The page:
Every year, an estimated $1trn is paid in bribes, with around $2.6trn stolen annually through corruption. Although definitive statistics are impossible because of the nature of the crime, it is believed that around 68% of countries worldwide have a serious problem with corruption.
Here are the most corrupt countries, according to the latest Corruption Perceptions Index.
1st: North Korea and Somalia (joint)
Earlier this year, the BBC reported huge cases of corruption and voter intimidation in the parliamentary elections in Somalia, with some candidates offering bribes of up to £1m to secure votes.
Although North Korea suffers large-scale corruption, South Korea has its problems too. In November, a scandal emerged surrounding the South Korean president Park Gun-hye, who isaccused by prosecutors of being involved in a scheme to pressure major companies to donate millions of dollars to funds controlled by a close friend.
In Afghanistan, one of the world's poorest countries, millions of dollars that should have gone on reconstruction have been reportedly misused or stolen, undermining efforts to sustain peace. In 2010, nearly $1bn disappeared from Kabul Bank, after businessmen and politicians carried out a Ponzi scheme in which deposits were stolen instead of invested.
After decades of war and political instability, Sudan faces high levels of corruption, which exist in pretty much every section of its economy.
4th: Angola and South Sudan (joint)
In Angola, a country rich with oil and diamonds, nearly three-quarters of the population (70%) live on $2 a day or less and around one in six children die before the age of five. According to Transparency International, however, not everyone is suffering – the president's daughter is a billionaire, having made her fortune from the diamond and telecoms business.
5th: Iraq and Libya (joint)
In May, a Transparency International survey found nearly one in three citizens who tried to access basic public services in the Middle East and North Africa paid a bribe. Of around 11,000 adults across nine countries and territories, 61% of people thought that the level of corruption had gone up in the last year.
6th: Haiti, Guinea-Bissau and Venezuela (joint)
In Venezuela, government funds are mismanaged, stolen or spent on companies linked to power. In one case, a journalist working with Transparencia Venezuela found least 400 tonnes of medicines had been left to expire in storage between 2010 and 2014, instead of being distributed to medical facilities in a country that lacks basic medical equipment.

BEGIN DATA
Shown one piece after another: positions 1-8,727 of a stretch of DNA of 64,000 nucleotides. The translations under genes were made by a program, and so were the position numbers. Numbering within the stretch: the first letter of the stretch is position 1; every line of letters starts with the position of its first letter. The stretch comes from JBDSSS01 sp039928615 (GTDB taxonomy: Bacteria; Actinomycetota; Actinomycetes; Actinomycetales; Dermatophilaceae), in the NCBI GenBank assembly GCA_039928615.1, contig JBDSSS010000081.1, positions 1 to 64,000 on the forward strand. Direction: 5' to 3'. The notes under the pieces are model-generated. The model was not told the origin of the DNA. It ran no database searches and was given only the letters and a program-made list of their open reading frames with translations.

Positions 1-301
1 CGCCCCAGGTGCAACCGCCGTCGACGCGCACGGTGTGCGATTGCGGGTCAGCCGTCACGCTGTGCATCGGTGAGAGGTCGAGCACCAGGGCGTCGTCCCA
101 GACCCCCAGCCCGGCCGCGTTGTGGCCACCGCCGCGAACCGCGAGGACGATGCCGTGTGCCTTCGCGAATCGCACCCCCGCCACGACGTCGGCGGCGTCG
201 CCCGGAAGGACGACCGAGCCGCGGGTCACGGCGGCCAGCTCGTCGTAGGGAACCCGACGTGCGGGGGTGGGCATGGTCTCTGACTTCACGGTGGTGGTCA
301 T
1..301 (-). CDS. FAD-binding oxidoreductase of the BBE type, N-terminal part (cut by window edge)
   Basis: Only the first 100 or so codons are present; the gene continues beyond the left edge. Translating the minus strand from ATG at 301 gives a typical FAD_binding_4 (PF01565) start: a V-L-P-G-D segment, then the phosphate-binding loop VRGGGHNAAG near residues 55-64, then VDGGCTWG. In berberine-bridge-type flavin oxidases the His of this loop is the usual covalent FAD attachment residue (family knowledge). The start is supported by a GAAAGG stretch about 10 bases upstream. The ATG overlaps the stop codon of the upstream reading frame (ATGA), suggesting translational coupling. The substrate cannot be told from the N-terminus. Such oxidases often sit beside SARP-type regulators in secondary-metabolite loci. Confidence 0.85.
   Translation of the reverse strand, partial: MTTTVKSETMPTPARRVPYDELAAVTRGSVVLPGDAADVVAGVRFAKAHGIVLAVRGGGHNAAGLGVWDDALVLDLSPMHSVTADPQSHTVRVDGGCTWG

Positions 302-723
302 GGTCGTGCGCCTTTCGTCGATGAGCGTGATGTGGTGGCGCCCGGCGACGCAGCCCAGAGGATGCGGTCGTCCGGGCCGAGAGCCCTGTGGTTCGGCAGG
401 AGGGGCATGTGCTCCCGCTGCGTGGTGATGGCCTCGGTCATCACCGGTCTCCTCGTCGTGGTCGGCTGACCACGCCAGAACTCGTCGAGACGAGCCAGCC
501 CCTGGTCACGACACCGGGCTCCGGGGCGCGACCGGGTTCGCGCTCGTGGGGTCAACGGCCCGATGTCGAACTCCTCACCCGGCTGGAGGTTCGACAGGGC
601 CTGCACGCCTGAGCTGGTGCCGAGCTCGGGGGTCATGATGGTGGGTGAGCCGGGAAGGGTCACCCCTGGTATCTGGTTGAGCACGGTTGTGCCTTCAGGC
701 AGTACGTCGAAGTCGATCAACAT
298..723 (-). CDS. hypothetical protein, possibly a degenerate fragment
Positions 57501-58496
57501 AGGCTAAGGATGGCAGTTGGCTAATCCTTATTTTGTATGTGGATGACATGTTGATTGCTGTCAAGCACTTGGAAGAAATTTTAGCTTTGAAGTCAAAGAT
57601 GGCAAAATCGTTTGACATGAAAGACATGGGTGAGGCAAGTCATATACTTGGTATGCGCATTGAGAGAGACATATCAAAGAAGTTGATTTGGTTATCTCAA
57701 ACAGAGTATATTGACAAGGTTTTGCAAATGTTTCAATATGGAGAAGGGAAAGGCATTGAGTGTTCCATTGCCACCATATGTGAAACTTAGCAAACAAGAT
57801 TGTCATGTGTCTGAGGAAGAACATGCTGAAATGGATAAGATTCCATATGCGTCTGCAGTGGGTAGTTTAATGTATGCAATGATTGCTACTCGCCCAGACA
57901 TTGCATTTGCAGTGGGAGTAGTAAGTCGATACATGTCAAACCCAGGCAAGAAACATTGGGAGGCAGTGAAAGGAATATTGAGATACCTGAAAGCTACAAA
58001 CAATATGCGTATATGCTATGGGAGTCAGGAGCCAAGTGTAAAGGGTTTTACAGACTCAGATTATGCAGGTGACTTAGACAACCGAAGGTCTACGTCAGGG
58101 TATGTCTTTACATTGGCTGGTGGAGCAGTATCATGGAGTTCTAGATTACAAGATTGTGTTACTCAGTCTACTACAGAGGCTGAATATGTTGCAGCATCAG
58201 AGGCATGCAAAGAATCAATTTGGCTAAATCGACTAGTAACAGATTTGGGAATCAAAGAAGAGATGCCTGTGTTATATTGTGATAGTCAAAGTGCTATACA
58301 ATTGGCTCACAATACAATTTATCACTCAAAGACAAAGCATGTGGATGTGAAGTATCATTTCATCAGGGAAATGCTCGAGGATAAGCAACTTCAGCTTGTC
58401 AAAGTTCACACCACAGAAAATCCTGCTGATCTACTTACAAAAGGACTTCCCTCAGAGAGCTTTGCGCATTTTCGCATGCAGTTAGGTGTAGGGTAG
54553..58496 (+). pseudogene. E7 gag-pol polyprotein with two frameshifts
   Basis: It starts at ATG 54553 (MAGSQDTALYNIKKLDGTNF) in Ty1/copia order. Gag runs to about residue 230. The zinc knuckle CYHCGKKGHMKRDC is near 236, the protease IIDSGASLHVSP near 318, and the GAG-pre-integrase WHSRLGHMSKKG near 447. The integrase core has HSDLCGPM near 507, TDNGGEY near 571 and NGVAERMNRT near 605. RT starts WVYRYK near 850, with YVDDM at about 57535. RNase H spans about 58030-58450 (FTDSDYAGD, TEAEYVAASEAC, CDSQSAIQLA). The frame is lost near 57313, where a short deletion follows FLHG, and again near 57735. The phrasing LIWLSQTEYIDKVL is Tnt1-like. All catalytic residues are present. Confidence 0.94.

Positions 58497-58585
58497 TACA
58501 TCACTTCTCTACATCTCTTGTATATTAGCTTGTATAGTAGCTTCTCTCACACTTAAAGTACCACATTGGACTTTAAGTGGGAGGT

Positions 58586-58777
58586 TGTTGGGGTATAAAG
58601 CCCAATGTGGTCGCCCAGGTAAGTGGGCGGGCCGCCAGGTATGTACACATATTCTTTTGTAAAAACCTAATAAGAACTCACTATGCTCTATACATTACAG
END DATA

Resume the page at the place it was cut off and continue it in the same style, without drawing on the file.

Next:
7th: Eritrea, Syria, Turkmenistan and Yemen (joint)
In Syria, corruption has helped finance violent extremist groups and aided them with recruitment. Earlier this year, French officials placed Syrian President Bashar al-Assad's uncle – Rifaat al-Assad – under investigation for corruption and money laundering, alleging he acquired wealth and a property empire in France through embezzlement and corrupt schemes.
One of the most corrupt countries in the world is Uzbekistan, where the crime penetrates all levels of the business and society. Bribes impact court decisions, extortion is common among the police and the enforcement of anti-corruption laws is weak.
9th: Burundi, Cambodia and Zimbabwe (joint)
Corruption and human rights abuses have been evident in Burundi since President Pierre Nkurunziza's decision to run for a third term in July, which sparked violence including assassinations, arrests, torture of government critics and escalating attacks by anti-government forces. The government has shut down nearly all private media and increased surveillance of citizens.
10th: Chad, Democratic Republic of Congo, Myanmar (joint)
Myanmar, or Burma, experienced more than 40 years of military rule, but it is experiencing political and economic reforms. However, the military is still influential in politics, the media are still restricted and corruption is still a major challenge.